Luncheon honors senior volunteersPublished 11:45am Thursday, November 29, 2012
By NEAL WAGNER / City Editor
The Retired Senior Volunteer Program honored hundreds of senior citizens for donating thousands of hours of their time to help others in Shelby County during a Nov. 29 luncheon at the Pelham Civic Complex.
During the lunch, RSVP officials handed out awards to senior citizens from all over Shelby County for serving anywhere from five to 30 years with the RSVP program.
Through the RSVP program, adults 65 and older volunteer their time to help programs ranging from delivering hot meals to homebound adults to helping school children with reading skills. The Shelby County RSVP has more than 1,100 volunteers who have donated more than 1.6 million hours of service over the past 12 years.
“The whole foundation of our country was grounded and founded on volunteer service,” Pelham Mayor Gary Waters said.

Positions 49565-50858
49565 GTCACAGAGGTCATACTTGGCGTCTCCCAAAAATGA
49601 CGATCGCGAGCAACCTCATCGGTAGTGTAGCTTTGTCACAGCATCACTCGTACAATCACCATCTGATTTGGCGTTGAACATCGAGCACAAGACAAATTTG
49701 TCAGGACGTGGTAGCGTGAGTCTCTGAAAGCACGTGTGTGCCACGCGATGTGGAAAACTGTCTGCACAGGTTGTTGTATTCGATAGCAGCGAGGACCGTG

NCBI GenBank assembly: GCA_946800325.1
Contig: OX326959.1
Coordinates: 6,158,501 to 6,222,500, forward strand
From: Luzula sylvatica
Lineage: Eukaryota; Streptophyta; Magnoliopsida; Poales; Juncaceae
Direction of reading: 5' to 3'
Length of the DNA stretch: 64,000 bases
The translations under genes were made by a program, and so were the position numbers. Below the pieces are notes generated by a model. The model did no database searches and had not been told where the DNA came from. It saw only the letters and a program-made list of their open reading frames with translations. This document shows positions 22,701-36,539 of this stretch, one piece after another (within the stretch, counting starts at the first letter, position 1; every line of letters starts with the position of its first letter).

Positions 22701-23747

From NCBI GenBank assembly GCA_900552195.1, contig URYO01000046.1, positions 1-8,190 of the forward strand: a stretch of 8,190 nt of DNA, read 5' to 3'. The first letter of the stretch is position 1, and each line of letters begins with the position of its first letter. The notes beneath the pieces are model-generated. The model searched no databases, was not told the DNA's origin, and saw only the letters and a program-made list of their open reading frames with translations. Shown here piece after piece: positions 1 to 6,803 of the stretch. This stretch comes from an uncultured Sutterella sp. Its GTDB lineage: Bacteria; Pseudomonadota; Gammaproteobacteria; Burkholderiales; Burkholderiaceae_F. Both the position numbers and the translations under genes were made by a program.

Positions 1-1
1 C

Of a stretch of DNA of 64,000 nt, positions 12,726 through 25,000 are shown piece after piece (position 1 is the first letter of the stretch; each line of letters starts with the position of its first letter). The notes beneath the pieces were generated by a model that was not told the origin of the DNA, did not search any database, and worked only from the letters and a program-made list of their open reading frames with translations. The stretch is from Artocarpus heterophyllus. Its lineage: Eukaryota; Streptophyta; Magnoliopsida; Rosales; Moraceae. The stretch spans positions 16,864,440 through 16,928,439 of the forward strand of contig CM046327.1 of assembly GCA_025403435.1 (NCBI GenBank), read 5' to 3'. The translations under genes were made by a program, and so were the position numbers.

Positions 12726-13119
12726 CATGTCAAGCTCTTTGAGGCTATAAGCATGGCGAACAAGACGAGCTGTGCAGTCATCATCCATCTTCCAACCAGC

“I am so grateful for all of the hours of service you’ve dedicated to Shelby County,” said Penny Kakoliris, executive director of Positive Maturity, RSVP’s sponsoring agency.
This year marked the first time the volunteer award lunch was held at the Pelham Civic Complex after it was held at the Rolling Hills Conference Center in Calera for the past several years.
The lunch included performances from the Alabama Youth Symphonic Orchestra Chamber Ensemble and The Seasoned Performers vaudeville group.
During the event, Shelby County RSVP Director Marvin Copes presented 60 pins for various years of service, 14 Presidential Volunteer Service Awards recognizing 4,000 hours or more of service, 104 Gold Volunteer Service Awards for serving between 500 and 3,999 hours, four Shelby County Volunteer Spirit Awards for service to the community, 13 awards to organizations for donating 5,000 or more hours of service and seven awards to organizations for serving 10,000 hours or more.
Copes also presented the Shelby County Century Award to 99-year-old Frances DeGroat.
Shelby County Probate Judge Jim Fuhrmeister also presented Copes with a proclamation from Alabama Gov. Robert Bentley naming him an honorary colonel in the Alabama Militia.
“This is a great honor. I’ve got a tear in my eye,” Copes said after receiving the award. “Thank you, judge. I do appreciate it.”